In a groundbreaking decision, CJP Isa, writing on behalf of the court, elaborated on the transformative potential of Article 19A. The judgment reiterates that the right to access information is not confined to specific institutions but extends to all public organisations, including the esteemed judiciary. This ruling effectively dismantles the historical barriers that had shielded certain institutions from public scrutiny and signifies a pivotal shift toward transparency in a nation where powerful entities have long operated in secrecy.
CJP Isa noted, however, that the RTI Act was not applicable on the apex court.
Justice Athar Minallah, who was also part of the bench, authored an additional note in support of the main judgment, stating: “I see no reason for not agreeing with or endorsing [Isa’s] articulate interpretation of the law and the Constitution.”
Contrary to CJP Isa, however, Justice Minallah held that the RTI Act was also applicable to the SC. “A plain reading of the [RTI Act] shows, prima facie, that the Supreme Court has not been expressly excluded from the definition of ‘public bodies’,” he observed. Thus, Justice Minallah only agreed with the outcome, but not with the reasoning of CJP Isa, despite the former reiterating that he agreed with “the interpretation of law and the conclusion recorded by my learned brother, Qazi Faez Isa, CJ, in his judgment.”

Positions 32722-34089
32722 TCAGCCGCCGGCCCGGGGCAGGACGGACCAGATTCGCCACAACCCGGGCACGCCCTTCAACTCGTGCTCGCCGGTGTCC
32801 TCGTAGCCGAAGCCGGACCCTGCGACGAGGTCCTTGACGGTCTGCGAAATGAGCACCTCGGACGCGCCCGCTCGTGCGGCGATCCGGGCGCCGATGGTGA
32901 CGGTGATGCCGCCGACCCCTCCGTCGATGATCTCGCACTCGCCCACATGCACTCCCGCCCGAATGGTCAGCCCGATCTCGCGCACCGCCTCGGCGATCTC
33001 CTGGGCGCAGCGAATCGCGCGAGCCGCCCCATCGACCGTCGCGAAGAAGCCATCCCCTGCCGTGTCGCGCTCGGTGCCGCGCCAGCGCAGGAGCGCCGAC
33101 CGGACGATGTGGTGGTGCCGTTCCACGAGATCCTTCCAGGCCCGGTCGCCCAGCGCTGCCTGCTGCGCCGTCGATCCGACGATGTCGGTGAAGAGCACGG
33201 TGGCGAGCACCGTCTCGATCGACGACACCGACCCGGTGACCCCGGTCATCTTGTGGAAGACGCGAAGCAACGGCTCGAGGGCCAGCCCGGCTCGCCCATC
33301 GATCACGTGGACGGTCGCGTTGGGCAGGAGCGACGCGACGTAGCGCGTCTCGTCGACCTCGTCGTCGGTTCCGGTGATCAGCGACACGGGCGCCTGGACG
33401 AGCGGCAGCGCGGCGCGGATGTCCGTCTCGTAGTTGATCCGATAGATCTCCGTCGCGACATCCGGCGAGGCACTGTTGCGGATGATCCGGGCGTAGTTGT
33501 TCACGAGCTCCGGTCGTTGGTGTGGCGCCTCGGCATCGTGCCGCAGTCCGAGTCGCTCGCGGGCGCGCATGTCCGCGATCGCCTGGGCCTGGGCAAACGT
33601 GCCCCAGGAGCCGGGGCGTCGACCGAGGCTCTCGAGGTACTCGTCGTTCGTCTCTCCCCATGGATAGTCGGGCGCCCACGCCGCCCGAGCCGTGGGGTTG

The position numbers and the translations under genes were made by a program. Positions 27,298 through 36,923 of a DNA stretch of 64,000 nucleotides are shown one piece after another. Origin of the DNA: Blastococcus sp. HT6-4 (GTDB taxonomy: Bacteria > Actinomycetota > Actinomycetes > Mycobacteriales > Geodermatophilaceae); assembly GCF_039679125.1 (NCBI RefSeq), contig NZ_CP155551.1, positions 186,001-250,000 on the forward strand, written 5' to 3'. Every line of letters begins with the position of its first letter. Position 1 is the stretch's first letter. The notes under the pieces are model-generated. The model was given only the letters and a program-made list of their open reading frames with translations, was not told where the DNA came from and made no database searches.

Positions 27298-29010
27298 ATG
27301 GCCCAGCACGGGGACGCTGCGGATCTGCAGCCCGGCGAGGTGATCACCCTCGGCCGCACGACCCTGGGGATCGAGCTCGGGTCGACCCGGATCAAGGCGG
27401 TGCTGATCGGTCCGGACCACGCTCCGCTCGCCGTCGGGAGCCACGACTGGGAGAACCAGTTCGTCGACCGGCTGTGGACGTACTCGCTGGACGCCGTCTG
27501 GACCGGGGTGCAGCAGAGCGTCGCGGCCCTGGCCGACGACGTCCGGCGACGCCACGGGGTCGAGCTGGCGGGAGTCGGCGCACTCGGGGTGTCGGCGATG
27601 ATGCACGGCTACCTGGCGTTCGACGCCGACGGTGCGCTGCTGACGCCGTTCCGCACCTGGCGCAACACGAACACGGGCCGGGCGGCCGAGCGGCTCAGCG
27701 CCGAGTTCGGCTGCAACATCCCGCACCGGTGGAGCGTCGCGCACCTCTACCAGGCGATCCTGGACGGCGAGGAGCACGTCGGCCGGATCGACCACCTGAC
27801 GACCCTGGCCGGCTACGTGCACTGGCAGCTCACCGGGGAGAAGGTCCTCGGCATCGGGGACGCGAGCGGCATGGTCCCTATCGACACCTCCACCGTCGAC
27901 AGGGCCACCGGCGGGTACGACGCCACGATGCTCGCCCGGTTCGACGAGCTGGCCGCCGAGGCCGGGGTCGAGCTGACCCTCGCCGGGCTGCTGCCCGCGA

The role of Parliament
The apex court’s decision rests on the interpretation that the Right of Access to Information Act applies to public bodies as defined in the Act, and that this definition does not include the Supreme Court.
Although the Act is applicable to “court, tribunal, commission, or board under federal law,” the Supreme Court, being established under the Constitution, is not categorised as a public body of the federal government. Thus, the Act was deemed inapplicable to the Supreme Court.
However, this judgment does not close the door to Parliament’s right to legislate for ensuring access to information concerning the SC; rather, it leaves the door open for potential legislative amendments. The Parliament retains the power to amend the RTI law, potentially including the Supreme Court within the definition of public bodies. This would ensure that the court, as an integral part of Pakistan’s democratic system, adheres to the principles of transparency and accountability. While the judgment may appear limited in scope, it carries the promise of a more transparent and accountable judiciary in the future.